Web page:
Electronic artist, vocalist, composer and performer Maja S.K. Ratkje is one of the most original figures in the modern performance world to me, scoping from a theatre of voice tradition like one that Meredith Monk had created, as well as from the Norwegian folk music which is incredibly rich. Involved in multiple contemporary projects, she works with dancers, theatre directors and film makers, still miraculously finding time for her incredibly interesting vocal studies and adequate singer carrier.
Here we have an unusual project which varies from all I know from her previous recordings for Rune. As she is notorious for challenge, here we got the music for ballet called Hunger, based on 1890 Knut Hamsun’s novel, autobiographical journey of a young author trying to survive poverty without losing the dignity and focus on his dreams.
The music is performed on a one-off organ made specially to meet the spectacle illustrative criteria and having built in strings, tubes, wind machine, percussion instruments, just to name the few and give the feeling of the complexity it brings, when it comes to the live performance during the entire season. Well worth pointing to display a uniqueness of the act.
An opening Intro called This Wondrous City is as descriptive as only conversion from prose to stage can be. I wish I could see that on the stage as the picture Maja sketches in front of your ears is full of the misery and hope in the same time. Not only the melody as such, but an audible footwork on the instrument adds to the climate of noisy and forbidding street.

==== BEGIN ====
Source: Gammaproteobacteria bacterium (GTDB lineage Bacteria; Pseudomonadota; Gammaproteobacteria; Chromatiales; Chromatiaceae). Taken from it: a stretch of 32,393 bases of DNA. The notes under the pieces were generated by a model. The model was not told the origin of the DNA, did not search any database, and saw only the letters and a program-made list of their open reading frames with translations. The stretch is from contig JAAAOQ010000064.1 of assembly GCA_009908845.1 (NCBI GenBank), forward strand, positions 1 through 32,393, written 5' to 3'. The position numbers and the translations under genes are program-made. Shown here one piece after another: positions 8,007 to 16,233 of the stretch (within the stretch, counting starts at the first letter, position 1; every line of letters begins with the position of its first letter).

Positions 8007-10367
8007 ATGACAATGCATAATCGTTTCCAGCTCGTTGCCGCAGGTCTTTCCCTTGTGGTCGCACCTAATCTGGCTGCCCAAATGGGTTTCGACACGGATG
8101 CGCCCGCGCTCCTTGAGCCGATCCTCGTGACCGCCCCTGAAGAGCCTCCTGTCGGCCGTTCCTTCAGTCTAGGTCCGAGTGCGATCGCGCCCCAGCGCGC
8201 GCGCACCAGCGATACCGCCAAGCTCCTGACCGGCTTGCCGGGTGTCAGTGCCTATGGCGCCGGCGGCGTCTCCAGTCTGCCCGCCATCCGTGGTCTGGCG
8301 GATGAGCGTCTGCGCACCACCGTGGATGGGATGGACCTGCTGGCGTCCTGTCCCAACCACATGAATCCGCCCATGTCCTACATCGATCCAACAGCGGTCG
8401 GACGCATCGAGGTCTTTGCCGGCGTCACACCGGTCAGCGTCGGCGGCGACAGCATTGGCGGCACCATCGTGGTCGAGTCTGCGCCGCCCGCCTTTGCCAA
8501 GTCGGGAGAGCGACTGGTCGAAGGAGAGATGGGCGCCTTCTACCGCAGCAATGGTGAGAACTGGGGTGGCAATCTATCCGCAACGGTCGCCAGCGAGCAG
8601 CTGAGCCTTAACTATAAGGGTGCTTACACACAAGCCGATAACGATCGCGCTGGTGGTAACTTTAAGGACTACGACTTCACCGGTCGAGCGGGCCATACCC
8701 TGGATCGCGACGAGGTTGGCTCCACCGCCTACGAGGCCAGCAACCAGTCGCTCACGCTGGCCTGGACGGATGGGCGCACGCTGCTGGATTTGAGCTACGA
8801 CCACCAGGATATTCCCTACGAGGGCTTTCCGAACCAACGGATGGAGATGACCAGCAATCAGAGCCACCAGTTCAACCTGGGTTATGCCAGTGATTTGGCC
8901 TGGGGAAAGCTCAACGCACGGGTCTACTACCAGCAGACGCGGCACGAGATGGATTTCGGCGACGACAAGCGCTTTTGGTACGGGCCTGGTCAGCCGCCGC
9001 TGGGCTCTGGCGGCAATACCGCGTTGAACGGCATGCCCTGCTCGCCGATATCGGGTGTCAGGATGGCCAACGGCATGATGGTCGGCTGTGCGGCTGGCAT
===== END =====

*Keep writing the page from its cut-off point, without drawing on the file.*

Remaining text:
The misery and the drama are both hanging in the air and the dark description of the set rapidly stays in the front of your imagination, without trace of need to force it. Her voice, sweet, deep and feminine carries an incredible deposit of humanity, especially when contrasted with a humble, wiggly and slightly out of tune sound of the organs.
Given the semi improvised nature of the accompaniment the pace the music carries must co -create an incredible image with the choreography. Hold live vocal, with every single playtime adds an extra fragility, given the sad subject of the play and the fact that no day is the same, it creates practically a unique quality to the play. I mean a physical struggle with an instrument by that as well, paralleling the fate of the main character created by dancer on the stage and being seen by the audience.
I found this recording deeply addictive and her voice so immersive that I managed to get the book and read it to feed my own imagination with pictures and at the end to support even more the imaginative character of that music with which she wrapped the story. But even for the listener who is completely unaware what he is dealing with this record will put the spell on. SO great it is.